Special Report: Protecting yourself from new real estate scam sweeping the nation
Early summer is a busy time for the real estate market. Scam artists are trying to take advantage of people looking for a new home to rent.
Kyle Stark is selling his home so he was shocked when someone stopped by and said they had made a deal to rent it.
"They wanted to meet me because they said they were moving in this weekend," said Stark.
It's a scam real estate agents are seeing nationwide.
"They're using real listings and changing the phone numbers and changing the name of owners so that people think they are getting a really good deal in the area," said Bobette Gonzalez, a realtor.
Con artists lift pictures and descriptions from actual real estate listings then create their own fake ads. In just one example, a home was listed to rent for $2,300 but a scammer posted it on Facebook for just $800."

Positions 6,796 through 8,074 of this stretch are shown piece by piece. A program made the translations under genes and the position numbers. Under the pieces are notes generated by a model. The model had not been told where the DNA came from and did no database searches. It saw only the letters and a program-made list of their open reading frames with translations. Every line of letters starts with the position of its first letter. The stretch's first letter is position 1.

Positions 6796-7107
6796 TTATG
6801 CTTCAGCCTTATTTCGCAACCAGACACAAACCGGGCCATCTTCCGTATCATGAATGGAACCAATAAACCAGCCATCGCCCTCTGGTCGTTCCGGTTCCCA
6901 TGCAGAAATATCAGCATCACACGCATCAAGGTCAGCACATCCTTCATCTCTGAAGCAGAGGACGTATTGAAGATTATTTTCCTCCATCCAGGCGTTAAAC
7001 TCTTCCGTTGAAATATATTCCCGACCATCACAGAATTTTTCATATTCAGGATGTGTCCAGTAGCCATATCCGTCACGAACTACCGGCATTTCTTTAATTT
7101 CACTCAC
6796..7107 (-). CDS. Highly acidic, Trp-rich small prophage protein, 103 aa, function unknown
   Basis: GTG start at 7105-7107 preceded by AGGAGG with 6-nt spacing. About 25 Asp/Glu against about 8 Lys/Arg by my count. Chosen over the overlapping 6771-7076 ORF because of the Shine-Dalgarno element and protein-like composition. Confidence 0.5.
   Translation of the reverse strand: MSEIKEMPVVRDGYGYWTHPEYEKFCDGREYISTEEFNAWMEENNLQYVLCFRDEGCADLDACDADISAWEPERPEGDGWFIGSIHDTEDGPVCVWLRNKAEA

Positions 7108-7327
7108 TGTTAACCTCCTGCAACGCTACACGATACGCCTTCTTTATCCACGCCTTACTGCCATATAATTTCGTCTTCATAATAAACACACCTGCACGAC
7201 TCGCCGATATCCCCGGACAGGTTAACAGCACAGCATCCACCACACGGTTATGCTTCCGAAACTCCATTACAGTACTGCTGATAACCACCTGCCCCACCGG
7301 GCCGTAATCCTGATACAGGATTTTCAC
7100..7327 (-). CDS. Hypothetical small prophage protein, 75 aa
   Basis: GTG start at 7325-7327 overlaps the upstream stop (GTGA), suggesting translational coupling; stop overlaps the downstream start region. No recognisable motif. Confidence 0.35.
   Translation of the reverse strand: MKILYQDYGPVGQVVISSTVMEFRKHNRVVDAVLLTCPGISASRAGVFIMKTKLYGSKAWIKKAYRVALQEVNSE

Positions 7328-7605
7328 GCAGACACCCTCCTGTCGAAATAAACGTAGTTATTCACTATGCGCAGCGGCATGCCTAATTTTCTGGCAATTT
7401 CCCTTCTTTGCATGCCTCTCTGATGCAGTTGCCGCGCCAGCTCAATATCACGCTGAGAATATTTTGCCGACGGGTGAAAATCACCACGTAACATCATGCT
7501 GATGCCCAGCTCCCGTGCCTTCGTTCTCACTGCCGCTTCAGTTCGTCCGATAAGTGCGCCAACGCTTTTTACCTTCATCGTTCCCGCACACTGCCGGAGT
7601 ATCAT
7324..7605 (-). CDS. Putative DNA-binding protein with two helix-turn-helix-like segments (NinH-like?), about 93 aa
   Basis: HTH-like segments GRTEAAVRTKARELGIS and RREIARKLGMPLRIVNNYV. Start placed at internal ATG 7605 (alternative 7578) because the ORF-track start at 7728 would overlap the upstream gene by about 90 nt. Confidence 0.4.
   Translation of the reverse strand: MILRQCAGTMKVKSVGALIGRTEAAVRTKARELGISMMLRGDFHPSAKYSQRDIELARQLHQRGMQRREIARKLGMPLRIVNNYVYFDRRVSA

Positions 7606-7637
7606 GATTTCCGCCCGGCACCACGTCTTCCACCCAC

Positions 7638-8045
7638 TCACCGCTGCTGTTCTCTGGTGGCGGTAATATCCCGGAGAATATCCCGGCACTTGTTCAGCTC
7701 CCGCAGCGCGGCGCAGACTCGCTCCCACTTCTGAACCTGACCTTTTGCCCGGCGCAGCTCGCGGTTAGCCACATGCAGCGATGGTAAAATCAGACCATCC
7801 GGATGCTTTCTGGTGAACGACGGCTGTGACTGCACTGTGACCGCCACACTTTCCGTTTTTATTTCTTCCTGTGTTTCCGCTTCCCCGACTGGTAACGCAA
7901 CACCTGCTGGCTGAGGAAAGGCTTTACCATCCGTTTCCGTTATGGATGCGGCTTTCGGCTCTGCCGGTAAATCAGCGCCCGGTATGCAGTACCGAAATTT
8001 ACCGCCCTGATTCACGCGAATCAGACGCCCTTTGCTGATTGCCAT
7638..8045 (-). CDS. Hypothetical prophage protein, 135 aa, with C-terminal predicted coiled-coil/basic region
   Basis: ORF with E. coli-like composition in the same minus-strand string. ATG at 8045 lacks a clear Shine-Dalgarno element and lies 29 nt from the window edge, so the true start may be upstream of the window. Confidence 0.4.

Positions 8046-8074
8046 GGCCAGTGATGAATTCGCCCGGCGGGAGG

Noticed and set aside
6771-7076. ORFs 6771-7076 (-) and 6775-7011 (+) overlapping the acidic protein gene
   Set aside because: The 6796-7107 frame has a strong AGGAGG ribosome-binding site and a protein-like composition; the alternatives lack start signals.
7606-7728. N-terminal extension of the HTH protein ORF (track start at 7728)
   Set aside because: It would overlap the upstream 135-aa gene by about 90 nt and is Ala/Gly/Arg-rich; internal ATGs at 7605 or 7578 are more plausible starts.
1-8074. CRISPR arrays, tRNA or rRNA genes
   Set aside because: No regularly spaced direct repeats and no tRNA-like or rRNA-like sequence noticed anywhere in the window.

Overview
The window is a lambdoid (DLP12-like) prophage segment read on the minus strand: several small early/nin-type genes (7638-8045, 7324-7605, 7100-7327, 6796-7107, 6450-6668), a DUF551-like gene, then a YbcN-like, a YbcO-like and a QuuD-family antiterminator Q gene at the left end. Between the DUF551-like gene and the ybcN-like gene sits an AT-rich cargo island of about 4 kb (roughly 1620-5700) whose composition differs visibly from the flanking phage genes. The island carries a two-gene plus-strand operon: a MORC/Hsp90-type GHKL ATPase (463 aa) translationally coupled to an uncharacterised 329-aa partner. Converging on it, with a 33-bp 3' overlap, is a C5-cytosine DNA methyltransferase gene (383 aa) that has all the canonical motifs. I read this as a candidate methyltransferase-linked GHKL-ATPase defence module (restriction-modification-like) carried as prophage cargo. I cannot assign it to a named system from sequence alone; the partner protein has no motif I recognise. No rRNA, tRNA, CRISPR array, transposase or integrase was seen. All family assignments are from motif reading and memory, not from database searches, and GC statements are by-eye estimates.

"We really urge people to look out for this one," said Katherine Hutt with the Better Business Bureau. Hutt says criminals try to convince potential victims they have to rent the property fast without seeing it first.
"Everything is done by phone or email and they ask for the money to be wired ahead of time, usually they are asking for some kind of payment that is not traceable, a wire transfer, a prepaid debit card, that kind of thing and once the money is sent, it's gone," Hutt said.
That Houston home with the Facebook advertisement had so many people come by to view it that the real owners had to put a sign on the front door warning that the $800 price was phony.
"Something that sounds too good to be true, that's a big red flag," said Hutt. Hutt says spotting those red flags can keep renters looking for a good deal from falling victim to this scam.